As for my concern with spiritual osteoporosis in the church today, I have no desire to see it replaced by a hardening of the theological arteries! Speaking the truth in love is never easy. But we must never play off one against the other. Jesus believed both were possible. So must we.
Another Promise to the One who Conquers
Those who “overcome” or “conquer” are the very people who are persecuted, thrown in prison, and even subjected to martyrdom (see Rev. 2:3,9-11,13). The promise to them is that if they keep Christ’s “works until the end” they will be given authority to rule over nations even as Christ has been given authority from his Father to rule (see Psalm 2).
Who or what are these “nations” and when is it that Christians will exercise their rule over them? Some (perhaps most) believe this is a promise to be fulfilled on the millennial earth, that 1,000 year period of human history that Premillennialists believe will follow the second coming of Christ and precede the inauguration of the eternal state.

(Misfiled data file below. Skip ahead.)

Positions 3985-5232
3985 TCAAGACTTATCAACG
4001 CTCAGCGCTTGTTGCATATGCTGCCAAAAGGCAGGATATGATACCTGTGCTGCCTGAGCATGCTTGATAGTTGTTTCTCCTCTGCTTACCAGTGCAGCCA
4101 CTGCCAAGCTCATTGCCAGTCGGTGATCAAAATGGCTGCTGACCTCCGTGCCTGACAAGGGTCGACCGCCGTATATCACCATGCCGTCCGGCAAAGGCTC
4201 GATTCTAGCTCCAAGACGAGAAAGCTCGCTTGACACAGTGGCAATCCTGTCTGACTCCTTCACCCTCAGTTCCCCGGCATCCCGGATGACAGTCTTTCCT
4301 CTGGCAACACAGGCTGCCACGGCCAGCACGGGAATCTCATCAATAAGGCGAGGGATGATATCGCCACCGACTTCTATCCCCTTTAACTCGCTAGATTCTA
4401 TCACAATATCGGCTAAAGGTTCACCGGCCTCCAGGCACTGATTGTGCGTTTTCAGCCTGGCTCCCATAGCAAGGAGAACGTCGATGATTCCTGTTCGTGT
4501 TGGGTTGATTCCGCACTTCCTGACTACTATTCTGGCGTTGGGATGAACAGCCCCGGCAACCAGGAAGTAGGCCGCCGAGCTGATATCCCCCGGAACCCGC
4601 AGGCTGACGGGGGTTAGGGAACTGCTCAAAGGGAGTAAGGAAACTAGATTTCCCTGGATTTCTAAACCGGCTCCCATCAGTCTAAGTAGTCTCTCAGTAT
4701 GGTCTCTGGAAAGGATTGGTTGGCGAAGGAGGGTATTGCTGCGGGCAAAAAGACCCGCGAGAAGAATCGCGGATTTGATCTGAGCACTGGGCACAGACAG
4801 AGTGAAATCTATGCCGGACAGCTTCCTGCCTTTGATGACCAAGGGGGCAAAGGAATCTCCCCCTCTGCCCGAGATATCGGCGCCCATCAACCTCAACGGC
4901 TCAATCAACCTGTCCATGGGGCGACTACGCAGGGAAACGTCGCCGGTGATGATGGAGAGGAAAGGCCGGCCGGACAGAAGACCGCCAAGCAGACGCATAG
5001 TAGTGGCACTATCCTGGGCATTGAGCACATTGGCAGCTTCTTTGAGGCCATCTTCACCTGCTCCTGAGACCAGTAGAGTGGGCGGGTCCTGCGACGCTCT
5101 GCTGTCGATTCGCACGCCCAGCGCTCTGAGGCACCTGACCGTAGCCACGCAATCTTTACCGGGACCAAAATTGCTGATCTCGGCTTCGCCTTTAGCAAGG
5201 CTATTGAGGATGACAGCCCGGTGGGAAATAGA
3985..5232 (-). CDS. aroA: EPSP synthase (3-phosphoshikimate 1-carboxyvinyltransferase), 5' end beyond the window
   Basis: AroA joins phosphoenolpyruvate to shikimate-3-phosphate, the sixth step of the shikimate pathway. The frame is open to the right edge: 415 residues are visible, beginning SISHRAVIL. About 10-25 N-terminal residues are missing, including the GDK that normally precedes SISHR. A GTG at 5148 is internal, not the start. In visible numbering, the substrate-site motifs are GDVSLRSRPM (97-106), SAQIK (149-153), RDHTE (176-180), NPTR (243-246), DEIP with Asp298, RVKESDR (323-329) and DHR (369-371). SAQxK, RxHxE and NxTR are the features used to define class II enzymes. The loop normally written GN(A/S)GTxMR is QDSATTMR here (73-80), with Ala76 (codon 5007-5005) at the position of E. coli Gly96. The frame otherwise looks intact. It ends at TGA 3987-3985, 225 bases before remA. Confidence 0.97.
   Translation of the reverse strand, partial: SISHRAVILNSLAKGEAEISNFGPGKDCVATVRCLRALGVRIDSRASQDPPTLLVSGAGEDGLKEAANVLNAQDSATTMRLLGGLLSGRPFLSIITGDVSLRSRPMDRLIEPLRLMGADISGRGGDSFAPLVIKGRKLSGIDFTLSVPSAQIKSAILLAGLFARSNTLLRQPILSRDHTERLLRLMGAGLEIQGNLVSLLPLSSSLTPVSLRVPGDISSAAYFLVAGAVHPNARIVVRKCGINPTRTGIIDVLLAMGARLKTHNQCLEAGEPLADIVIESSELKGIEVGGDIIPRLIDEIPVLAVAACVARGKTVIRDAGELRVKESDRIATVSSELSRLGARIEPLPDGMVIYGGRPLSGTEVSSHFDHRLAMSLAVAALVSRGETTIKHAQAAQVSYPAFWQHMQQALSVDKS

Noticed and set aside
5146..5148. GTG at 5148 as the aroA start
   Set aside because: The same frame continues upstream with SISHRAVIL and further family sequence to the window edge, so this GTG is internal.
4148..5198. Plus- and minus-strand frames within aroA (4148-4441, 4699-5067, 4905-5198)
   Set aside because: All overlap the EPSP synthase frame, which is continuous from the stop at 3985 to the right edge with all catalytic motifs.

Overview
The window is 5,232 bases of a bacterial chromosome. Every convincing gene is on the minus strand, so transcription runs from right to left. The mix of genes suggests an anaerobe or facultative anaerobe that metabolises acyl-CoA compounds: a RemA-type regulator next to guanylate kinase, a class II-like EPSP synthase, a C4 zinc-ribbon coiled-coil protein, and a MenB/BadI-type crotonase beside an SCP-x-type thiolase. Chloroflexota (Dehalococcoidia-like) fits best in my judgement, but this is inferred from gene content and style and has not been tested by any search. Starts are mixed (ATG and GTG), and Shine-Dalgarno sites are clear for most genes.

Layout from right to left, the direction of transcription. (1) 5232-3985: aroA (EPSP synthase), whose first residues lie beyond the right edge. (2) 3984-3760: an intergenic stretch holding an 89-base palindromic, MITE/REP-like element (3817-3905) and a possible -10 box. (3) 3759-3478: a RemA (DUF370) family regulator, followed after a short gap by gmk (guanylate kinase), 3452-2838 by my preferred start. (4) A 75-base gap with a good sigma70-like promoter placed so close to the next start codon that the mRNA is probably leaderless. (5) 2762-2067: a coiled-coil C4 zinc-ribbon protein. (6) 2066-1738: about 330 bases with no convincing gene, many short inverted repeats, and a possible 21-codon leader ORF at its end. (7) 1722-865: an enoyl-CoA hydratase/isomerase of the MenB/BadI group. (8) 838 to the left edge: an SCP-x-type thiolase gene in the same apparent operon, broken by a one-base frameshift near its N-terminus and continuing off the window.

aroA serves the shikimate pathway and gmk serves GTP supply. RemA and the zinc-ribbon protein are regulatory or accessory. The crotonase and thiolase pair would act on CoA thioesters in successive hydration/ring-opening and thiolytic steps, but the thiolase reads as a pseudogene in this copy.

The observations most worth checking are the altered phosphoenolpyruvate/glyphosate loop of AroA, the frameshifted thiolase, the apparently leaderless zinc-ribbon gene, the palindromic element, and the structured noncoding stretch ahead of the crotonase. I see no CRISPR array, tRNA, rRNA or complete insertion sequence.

Bear with me as I make an alternative suggestion. Could it be that the reward noted here is the authority granted to the saints when they enter into co-regency with Christ in heaven, now? A similar promise is made to the faithful in Laodicea: “The one who conquers, I will grant him to sit with me on my throne [namely, the place of rule, government, and authority], as I also conquered and sat down with my Father on his throne” (Rev. 3:21).
My point is that this co-regency with Christ is fulfilled now, in heaven, that is to say, in the so-called “intermediate state” where the dead in Christ live in conscious, intimate fellowship with the Savior. To put it simply and to the point: The “conquerors” / “overcomers” are not merely those over whom Christ will rule but those with whom Christ now rules.